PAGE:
Collated and edited by Chris Hall, Curator of Exhibits and A-shop apprentice, 1974-75.
Thoughts? Let me know. Thanks, Chris
In July 2013, Maine Maritime Museum conducted its first tour of Wood Island and its lighthouse which sit in the Atlantic at the mouth of the Saco River just off shore or Biddeford Pool.
The following historical information was taken from the website of the Friends of Wood Island Light, a local preservation group whose mission is to restore and preserve the structures on Wood Island.
In 1806, the U.S. Government purchased eight acres at the Eastern end of Wood Island in Saco Bay off the coast of what was then Massachusetts and is now Maine. The plans were to build a lighthouse there to help guide mariners into Winter Harbor and to the Saco River. There was a high volume of seaborn commerce and many fishing vessels working in the vicinity at that time. By 1808, the lighthouse was a functioning beacon. The octagonal structure was 45 feet from its base to the lantern room floor. Both the tower and keeper's house were constructed with a wood frame and shingle siding, which did not fare well in the harsh environment. In 1835, both the tower and home were reconstructed of granite. The tower remained at a 45 foot height. constructing a new tower and dwelling house out of granite. In 1857-58 the tower was reconstructed to accomodate the new fourth order Fresnel lens and the dwelling house was rebuilt as a 1-1/2 story wooden structure. Though the dwelling house had further changes, today’s tower looks like the one finished in 1858.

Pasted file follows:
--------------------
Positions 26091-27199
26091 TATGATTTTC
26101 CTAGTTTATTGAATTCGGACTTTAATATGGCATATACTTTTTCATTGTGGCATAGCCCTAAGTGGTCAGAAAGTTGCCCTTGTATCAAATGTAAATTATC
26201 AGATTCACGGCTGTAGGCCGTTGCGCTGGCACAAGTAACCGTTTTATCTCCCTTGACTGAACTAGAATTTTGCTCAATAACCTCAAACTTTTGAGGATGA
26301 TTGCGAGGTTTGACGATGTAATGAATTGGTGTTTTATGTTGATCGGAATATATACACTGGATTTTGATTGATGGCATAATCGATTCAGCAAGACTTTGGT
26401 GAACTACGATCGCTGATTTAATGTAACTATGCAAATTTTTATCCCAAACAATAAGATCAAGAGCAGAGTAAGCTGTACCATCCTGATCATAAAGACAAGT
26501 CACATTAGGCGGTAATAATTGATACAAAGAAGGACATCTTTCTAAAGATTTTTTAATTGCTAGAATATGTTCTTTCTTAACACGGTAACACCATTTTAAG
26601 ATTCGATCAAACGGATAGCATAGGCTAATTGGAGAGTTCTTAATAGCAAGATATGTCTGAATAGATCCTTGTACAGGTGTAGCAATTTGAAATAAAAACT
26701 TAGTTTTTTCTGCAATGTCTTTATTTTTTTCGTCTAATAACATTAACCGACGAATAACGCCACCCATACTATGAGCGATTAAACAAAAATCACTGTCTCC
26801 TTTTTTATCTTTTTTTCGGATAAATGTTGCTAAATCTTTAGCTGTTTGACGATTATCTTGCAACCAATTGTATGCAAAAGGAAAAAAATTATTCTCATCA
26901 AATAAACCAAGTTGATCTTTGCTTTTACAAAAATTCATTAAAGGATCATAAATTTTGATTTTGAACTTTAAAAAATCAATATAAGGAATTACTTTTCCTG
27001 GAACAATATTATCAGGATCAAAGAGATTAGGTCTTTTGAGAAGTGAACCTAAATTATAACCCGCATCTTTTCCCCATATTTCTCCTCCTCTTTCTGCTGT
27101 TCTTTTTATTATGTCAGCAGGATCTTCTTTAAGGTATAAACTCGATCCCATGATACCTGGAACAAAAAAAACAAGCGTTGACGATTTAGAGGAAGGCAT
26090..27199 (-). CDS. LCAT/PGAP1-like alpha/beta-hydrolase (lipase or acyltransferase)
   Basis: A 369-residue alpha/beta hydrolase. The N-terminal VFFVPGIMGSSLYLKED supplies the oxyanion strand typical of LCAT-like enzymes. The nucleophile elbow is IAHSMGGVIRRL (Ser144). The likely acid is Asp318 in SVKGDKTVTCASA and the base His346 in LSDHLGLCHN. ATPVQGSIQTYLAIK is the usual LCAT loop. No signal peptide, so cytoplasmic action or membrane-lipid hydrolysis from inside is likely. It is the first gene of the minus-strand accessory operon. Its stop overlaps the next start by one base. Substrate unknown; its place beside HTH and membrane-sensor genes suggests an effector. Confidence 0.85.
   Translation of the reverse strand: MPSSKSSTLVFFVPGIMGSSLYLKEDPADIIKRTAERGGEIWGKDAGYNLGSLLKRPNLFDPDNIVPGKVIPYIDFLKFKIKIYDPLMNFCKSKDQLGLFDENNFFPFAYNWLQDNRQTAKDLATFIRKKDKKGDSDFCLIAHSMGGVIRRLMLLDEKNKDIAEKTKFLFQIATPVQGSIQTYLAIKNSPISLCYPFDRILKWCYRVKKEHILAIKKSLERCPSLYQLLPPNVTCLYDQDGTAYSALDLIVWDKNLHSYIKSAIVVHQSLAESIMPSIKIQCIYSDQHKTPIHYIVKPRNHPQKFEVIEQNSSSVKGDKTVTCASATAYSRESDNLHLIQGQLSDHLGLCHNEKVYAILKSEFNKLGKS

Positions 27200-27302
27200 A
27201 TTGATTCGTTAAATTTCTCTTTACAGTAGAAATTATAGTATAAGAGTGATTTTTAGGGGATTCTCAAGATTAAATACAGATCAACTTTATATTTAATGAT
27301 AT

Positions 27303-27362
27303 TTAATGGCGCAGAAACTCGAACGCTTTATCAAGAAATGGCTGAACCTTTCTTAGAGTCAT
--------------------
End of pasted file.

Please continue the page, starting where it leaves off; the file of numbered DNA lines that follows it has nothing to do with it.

In 1906, the keeper’s house was remodeled – the roof was raised and dormers added creating a Dutch Colonial style. A fog bell tower was added in 1873. In the late 1960s, the lantern room was removed from Wood Island Lighthouse and a rotating aero beacon was installed. In October 1986, the last keeper took down the flag and left duty. The light still functions as an automated beacon which is powered by solar energy.